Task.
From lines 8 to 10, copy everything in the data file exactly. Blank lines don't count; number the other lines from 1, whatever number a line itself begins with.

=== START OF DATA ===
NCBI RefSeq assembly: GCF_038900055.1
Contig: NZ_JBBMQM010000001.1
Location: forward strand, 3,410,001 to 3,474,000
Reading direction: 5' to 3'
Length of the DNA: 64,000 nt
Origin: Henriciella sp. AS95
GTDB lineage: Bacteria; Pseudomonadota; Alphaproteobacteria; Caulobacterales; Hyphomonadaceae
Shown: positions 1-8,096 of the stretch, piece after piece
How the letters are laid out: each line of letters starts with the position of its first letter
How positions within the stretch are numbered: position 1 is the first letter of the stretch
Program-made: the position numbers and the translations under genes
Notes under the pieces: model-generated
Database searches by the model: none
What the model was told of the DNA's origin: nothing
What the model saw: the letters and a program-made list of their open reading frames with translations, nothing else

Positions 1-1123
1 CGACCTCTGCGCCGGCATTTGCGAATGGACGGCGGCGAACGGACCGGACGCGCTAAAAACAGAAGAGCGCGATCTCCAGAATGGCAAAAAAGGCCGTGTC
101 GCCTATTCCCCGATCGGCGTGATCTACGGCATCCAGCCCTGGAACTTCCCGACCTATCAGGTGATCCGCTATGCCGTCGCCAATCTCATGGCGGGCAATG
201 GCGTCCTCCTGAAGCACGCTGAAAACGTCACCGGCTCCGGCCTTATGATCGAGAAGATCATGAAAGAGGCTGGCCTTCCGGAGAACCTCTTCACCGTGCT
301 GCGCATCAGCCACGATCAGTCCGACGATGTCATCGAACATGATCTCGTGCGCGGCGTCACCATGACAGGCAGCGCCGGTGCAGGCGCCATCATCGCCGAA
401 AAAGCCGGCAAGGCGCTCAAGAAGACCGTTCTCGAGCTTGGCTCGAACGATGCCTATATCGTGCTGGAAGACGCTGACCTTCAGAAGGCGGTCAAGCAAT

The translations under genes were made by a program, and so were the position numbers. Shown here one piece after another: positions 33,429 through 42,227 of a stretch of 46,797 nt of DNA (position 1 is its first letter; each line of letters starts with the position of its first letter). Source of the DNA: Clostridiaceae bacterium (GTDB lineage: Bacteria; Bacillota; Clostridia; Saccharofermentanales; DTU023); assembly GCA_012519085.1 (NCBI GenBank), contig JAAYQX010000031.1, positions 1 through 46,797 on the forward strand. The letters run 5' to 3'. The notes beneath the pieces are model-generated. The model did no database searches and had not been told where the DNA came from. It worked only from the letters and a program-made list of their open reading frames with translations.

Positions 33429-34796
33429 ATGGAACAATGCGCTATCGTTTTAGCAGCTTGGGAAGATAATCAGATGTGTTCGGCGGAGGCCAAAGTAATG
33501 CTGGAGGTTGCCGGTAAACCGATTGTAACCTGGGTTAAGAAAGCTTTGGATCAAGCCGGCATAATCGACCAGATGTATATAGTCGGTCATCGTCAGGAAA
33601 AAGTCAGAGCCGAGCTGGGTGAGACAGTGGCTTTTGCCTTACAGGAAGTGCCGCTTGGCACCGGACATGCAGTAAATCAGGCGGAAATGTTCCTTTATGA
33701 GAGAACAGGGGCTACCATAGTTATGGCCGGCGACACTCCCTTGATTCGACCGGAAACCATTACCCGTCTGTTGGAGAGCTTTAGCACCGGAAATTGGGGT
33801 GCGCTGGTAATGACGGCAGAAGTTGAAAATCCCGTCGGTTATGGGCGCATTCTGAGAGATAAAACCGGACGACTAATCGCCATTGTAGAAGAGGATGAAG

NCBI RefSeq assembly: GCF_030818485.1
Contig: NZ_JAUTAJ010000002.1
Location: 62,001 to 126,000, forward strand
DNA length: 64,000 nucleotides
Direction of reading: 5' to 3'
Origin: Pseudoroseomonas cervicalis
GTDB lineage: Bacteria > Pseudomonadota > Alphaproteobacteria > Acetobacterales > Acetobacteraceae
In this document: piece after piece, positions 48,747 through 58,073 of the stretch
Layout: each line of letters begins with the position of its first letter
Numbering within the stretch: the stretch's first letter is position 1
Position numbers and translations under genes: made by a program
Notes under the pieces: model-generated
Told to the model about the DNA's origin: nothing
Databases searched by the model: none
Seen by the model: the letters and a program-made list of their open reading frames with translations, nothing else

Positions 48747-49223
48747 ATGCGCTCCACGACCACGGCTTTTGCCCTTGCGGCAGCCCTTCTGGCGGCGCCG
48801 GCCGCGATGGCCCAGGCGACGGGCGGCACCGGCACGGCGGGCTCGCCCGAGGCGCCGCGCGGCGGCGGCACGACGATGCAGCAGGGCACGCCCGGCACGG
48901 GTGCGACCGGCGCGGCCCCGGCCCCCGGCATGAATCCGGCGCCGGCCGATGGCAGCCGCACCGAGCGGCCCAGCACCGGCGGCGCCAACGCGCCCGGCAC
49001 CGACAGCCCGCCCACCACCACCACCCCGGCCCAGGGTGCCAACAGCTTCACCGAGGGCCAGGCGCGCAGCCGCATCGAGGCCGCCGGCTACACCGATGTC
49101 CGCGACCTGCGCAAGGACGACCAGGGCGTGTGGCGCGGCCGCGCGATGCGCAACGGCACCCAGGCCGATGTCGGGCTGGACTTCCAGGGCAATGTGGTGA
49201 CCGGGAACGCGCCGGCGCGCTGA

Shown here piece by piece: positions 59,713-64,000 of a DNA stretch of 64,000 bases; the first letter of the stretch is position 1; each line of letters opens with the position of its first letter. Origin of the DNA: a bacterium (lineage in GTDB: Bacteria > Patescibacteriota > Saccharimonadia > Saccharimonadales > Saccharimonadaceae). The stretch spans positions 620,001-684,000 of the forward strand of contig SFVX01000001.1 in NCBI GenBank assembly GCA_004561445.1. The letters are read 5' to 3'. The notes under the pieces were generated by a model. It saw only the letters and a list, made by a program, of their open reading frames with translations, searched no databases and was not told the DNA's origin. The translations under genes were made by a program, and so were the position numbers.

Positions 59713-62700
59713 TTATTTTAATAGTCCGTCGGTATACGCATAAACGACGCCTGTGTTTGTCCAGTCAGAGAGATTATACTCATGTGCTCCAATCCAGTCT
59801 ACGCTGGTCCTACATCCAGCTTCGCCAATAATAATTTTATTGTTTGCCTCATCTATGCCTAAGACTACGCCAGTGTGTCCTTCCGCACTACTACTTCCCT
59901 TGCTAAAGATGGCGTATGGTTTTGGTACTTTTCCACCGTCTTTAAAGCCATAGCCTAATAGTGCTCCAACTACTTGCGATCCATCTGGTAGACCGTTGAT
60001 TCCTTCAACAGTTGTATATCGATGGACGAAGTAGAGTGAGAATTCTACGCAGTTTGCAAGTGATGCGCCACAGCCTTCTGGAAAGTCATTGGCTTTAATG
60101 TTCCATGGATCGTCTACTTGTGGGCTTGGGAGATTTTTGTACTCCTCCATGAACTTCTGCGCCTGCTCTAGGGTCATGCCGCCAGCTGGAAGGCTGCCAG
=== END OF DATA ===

Shown: positions 1-8,096 of the stretch, piece after piece
How the letters are laid out: each line of letters starts with the position of its first letter
How positions within the stretch are numbered: position 1 is the first letter of the stretch